The world’s largest repository of fruits and berries, located outside of St. Petersburg in Russia, could be bulldozed to make way for a housing development later this year.

The Pavlovsk experimental station is home to over 4,000 varieties of fruits and berries.  The collection includes over 100 varieties each of gooseberries, raspberries, and cherries, as well as 1000 types of strawberries from 40 countries.  Moreover, 90% of the collection is not found anywhere else other than the Pavlovsk station.  The director of the  Global Crop Diversity Trust, Cary Fowler, calls the development project “the largest intentional, preventable loss of crop diversity in my lifetime – taking place during the International Year of Biodiversity.”

As we face the uncertainties of global warming, protecting agricultural biodiversity such as that embodied at the Russian research station becomes ever more important.  We need the genetic diversity of these varieties as a base for breeding resilient crops. One of the world’s top strawberry breeders, Jim Hancock of Michigan State University, stresses that “it would be a major tragedy if the collection were lost” and points out that the Russian strawberry varieties are very hardy and resistant to diseases.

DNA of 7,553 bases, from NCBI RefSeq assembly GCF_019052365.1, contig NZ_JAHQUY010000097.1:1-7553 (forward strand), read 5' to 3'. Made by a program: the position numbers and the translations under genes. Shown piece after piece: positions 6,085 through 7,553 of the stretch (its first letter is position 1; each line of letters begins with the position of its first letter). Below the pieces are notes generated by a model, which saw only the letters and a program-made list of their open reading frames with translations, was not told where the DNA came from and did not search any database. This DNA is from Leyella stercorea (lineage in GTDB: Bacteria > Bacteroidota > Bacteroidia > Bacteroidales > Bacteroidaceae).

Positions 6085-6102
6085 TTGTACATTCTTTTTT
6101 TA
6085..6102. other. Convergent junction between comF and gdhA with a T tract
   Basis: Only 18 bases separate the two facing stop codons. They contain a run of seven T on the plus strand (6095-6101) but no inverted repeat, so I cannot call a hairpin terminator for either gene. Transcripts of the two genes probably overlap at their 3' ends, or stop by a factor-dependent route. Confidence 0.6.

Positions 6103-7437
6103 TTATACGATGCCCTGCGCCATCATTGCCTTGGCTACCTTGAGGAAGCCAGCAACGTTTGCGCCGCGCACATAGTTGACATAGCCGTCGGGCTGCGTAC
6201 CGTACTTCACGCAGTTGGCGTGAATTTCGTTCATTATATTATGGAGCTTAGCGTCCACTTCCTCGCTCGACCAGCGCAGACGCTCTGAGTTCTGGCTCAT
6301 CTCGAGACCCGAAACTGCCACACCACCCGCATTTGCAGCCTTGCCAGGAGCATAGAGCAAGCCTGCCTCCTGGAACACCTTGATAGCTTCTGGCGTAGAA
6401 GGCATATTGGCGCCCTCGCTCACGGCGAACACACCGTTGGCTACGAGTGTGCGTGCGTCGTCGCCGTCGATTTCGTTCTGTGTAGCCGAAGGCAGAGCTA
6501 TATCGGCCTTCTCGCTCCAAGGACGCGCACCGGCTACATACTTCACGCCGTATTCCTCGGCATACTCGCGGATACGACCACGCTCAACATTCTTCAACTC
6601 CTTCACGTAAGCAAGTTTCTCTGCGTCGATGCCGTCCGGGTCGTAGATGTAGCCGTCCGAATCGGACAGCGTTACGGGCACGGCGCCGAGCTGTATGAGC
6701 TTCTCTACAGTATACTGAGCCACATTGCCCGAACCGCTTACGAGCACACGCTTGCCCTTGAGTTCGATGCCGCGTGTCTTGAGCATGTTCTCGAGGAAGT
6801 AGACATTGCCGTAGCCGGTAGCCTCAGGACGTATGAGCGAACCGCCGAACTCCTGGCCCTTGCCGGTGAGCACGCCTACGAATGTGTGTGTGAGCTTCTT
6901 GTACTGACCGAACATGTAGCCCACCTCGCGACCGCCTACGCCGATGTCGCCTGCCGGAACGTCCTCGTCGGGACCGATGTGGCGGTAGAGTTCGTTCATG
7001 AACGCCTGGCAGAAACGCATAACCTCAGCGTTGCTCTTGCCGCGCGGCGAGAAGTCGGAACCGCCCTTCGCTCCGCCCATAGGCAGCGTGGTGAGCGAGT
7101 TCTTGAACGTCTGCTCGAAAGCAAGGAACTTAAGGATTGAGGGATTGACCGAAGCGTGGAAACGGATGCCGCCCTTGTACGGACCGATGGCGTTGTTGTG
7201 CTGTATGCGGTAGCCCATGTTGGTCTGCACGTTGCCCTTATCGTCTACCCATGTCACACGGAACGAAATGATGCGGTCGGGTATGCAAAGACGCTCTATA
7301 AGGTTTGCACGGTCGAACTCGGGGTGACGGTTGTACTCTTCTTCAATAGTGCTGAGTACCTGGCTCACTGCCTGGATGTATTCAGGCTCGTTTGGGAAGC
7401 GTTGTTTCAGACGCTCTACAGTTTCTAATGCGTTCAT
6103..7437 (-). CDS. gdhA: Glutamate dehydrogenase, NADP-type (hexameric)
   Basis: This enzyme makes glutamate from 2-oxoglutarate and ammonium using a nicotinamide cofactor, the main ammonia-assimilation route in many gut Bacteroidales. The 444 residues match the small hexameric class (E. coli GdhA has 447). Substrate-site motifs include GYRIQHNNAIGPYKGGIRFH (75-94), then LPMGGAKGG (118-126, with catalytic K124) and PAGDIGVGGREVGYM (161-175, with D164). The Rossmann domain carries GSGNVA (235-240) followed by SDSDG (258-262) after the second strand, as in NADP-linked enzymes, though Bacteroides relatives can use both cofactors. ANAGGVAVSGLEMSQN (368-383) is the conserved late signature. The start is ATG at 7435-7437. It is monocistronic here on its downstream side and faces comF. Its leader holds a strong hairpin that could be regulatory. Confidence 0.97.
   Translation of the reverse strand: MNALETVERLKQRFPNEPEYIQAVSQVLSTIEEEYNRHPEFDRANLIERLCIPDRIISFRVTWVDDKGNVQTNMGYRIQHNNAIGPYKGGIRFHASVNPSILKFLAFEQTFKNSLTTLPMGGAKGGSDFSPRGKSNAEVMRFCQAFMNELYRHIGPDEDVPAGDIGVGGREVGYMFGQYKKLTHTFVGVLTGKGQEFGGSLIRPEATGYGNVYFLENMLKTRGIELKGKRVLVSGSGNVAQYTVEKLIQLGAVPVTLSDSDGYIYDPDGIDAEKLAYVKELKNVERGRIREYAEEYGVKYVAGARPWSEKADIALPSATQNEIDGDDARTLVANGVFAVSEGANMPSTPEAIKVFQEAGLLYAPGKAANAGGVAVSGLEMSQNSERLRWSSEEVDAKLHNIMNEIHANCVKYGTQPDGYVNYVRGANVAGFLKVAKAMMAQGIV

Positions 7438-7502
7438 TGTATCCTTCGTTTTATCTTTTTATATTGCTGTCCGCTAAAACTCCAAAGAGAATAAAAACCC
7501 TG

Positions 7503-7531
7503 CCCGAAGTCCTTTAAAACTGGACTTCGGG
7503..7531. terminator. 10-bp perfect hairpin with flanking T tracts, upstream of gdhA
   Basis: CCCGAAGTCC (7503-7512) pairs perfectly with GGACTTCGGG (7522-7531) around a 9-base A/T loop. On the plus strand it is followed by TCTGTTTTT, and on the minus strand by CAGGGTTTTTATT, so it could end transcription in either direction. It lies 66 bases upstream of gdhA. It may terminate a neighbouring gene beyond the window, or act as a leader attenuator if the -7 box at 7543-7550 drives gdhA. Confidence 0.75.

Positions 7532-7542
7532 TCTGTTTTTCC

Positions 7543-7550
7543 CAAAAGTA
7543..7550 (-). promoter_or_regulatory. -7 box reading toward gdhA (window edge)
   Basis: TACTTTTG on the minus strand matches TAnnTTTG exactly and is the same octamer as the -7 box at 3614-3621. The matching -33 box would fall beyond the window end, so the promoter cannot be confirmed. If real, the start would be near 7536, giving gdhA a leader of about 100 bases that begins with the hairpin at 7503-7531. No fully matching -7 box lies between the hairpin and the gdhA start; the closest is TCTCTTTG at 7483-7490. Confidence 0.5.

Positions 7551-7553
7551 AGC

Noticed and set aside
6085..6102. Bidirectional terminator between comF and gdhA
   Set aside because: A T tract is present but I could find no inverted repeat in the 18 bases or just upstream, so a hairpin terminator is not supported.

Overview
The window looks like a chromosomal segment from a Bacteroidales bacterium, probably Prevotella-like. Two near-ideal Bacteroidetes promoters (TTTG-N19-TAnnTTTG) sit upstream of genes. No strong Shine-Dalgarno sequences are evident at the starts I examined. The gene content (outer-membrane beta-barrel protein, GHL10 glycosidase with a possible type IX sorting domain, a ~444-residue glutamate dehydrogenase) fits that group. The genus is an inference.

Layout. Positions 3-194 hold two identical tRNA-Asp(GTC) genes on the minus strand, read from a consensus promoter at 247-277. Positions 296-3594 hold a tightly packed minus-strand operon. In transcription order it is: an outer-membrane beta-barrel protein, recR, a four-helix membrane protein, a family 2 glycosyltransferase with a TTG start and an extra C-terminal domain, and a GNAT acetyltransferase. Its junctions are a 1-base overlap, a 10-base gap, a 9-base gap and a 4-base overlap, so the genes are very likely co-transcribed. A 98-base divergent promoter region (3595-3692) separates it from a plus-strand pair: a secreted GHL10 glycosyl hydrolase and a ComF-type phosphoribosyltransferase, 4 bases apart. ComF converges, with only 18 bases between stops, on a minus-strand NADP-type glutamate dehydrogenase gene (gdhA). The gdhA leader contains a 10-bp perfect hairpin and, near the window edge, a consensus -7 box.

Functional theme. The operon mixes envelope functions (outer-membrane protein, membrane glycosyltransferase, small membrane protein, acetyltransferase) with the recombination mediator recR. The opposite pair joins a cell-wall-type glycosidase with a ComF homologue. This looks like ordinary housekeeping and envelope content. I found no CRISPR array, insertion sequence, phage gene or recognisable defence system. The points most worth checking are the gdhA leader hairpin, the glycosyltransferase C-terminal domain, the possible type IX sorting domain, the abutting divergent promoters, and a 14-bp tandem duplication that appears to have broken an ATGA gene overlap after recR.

The threat facing the seed bank’s diversity emphasizes the need to, well, diversify.  Why are 3,600 of the 4,000 varieties only found at the research station and not anywhere else?  The situation points to the need for farmers around the world to grow a diverse range of crops in order to prevent centralization of biodiversity.  Projects like the Ark of Taste, which seeks to keep rare heirloom varieties in active production, become ever more important in light of threats like this.

The Global Crop Diversity Trust, one of the organizations fighting the bulldozing of the seed bank, urges those who want to take action to write a letter to the Russian President expressing concerns.